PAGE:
With all the boldness and intelligence she brought to So Much Pretty, Cara Hoffman ignites the dark truth about war and homecoming in this literary page-turner that is sure to linger long after its surprising secrets are revealed.

The Ballad of a Small Player by Lawrence Osborne (April 1): Set in the lushly dangerous world of Macau’s casinos, THE BALLAD OF A SMALL PLAYER is a riveting tale of risk and passion by Lawrence Osborne, author of the critically acclaimed novel The Forgiven. Doyle is a corrupt English lawyer who has escaped prosecution by fleeing to Macau and Hong Kong, spending his nights drinking and gambling and his days sleeping off his excesses. Taking refuge in a series of luxury hotels, he watches his fortune rise and fall by the moment, as the baccarat tables decide his fate. Dissolute and increasingly apathetic, he wonders whether destitution-or even death-would prove more satisfying than his current existence.At a moment of crisis, he encounters Dao-Ming, a beautiful and enigmatic native Chinese woman who seems to offer salvation, in the form of both money and love. But as his past threatens to catch up with Doyle, it may be too late. With echoes of Paul Bowles and Ian McEwan, this gorgeously vivid novel will enthrall critics and readers alike.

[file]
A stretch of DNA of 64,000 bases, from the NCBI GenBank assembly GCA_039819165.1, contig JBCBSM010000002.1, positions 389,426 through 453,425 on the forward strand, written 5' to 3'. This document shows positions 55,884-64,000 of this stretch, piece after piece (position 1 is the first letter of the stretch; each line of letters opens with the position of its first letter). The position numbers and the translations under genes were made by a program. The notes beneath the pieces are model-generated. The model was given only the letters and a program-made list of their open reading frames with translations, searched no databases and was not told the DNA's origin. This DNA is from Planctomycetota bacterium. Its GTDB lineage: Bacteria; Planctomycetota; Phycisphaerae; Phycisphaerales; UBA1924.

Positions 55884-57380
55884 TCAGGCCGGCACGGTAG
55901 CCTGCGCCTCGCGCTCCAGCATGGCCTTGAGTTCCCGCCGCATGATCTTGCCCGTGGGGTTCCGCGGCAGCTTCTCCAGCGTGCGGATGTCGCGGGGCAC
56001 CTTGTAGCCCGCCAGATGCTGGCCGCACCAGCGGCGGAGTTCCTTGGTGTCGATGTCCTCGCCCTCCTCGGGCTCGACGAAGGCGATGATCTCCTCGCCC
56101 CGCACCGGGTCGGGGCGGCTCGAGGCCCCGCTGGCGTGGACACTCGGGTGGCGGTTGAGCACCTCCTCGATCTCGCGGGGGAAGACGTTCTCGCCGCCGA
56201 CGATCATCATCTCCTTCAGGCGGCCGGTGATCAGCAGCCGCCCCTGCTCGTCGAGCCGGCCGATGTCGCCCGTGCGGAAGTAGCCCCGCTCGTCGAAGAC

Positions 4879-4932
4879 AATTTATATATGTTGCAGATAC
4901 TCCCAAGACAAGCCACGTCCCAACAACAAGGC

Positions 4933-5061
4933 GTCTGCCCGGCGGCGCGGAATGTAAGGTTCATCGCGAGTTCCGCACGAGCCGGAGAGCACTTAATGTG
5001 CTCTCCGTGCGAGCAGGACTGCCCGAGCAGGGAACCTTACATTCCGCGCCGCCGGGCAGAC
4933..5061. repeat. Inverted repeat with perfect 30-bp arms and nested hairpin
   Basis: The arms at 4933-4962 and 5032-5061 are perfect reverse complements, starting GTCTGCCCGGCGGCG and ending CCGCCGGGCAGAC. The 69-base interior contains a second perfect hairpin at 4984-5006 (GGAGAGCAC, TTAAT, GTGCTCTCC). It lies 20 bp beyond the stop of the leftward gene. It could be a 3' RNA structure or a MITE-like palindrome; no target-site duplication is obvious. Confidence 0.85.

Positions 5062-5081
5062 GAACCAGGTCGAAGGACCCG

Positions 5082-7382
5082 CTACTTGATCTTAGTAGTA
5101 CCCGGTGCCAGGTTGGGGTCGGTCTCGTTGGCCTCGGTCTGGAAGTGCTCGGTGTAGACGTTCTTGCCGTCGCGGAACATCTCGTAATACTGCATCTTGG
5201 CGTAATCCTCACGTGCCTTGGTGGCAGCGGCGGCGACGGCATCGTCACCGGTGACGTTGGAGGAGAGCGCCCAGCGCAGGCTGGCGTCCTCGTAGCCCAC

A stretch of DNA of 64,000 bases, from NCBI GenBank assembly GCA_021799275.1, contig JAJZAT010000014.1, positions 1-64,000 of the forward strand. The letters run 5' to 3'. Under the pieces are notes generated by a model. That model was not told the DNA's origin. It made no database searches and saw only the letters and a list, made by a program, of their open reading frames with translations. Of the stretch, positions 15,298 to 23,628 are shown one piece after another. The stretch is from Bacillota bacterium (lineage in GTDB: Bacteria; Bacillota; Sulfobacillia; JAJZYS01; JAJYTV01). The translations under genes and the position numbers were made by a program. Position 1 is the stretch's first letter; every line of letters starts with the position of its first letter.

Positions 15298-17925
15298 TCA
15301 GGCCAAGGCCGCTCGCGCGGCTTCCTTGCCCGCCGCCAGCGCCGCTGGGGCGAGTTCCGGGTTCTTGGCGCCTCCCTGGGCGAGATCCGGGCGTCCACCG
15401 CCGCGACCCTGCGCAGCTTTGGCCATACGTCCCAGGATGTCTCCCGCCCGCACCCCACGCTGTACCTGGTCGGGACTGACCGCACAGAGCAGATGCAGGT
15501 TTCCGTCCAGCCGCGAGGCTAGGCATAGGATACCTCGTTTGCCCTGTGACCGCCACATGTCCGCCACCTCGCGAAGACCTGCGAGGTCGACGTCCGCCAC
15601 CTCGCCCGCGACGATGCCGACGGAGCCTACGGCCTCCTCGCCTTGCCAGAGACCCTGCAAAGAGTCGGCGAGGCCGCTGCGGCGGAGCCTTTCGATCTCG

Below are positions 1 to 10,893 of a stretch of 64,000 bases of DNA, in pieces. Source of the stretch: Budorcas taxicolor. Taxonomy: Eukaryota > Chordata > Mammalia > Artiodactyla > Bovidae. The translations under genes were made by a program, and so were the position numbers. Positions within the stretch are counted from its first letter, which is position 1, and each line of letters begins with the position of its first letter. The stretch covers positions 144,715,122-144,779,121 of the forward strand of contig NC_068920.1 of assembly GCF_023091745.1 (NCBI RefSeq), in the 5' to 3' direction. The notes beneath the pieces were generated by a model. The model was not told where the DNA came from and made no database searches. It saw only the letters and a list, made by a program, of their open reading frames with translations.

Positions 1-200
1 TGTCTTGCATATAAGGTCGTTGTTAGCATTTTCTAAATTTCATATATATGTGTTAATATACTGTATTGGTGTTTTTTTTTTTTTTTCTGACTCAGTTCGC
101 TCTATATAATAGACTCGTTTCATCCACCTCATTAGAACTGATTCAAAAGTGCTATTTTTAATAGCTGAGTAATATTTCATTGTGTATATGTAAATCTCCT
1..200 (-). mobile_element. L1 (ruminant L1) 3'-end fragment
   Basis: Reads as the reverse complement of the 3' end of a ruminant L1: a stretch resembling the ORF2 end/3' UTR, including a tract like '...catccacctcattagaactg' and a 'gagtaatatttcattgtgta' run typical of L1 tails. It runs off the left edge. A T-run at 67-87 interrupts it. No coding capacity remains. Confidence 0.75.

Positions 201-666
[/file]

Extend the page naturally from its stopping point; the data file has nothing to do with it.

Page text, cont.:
The Island of Doves by Kelly O’Connor McNees (April 1): Susannah Fraser lives in one of Buffalo’s finest mansions, but her husband has made it a monstrous prison. When a mysterious woman offers to help her escape, Susannah boards a steamboat for Mackinac Island. But after being a dutiful daughter and obedient wife, it is only as she flees that she realizes how unprepared she is for freedom.

An exceptional woman of early America, Magdelaine Fonteneau has overcome convention to live a bold and adventurous life, achieving great wealth and power as a fur trader. But Magdelaine has also seen great tragedy and lost all that was dear to her, and she is no longer sure her hardened heart is capable of love.

Now, Magdelaine seeks redemption by offering safe harbor to Susannah. But as their friendship grows into something miraculous, it changes each woman in unexpected ways. Each needs to learn to love again, and only together can they realize a future bright with the promise of new life…

No Book But the World by Leah Hager Cohen (April 3): At the edge of a woods, on the grounds of a defunct “free school,” Ava and her brother, Fred, shared a dreamy and seemingly idyllic childhood—a world defined largely by their imaginations and each other’s presence. Everyone is aware of Fred’s oddness or vague impairment, but his parents’ fierce disapproval of labels keeps him free of evaluation or intervention, and constantly at Ava’s side.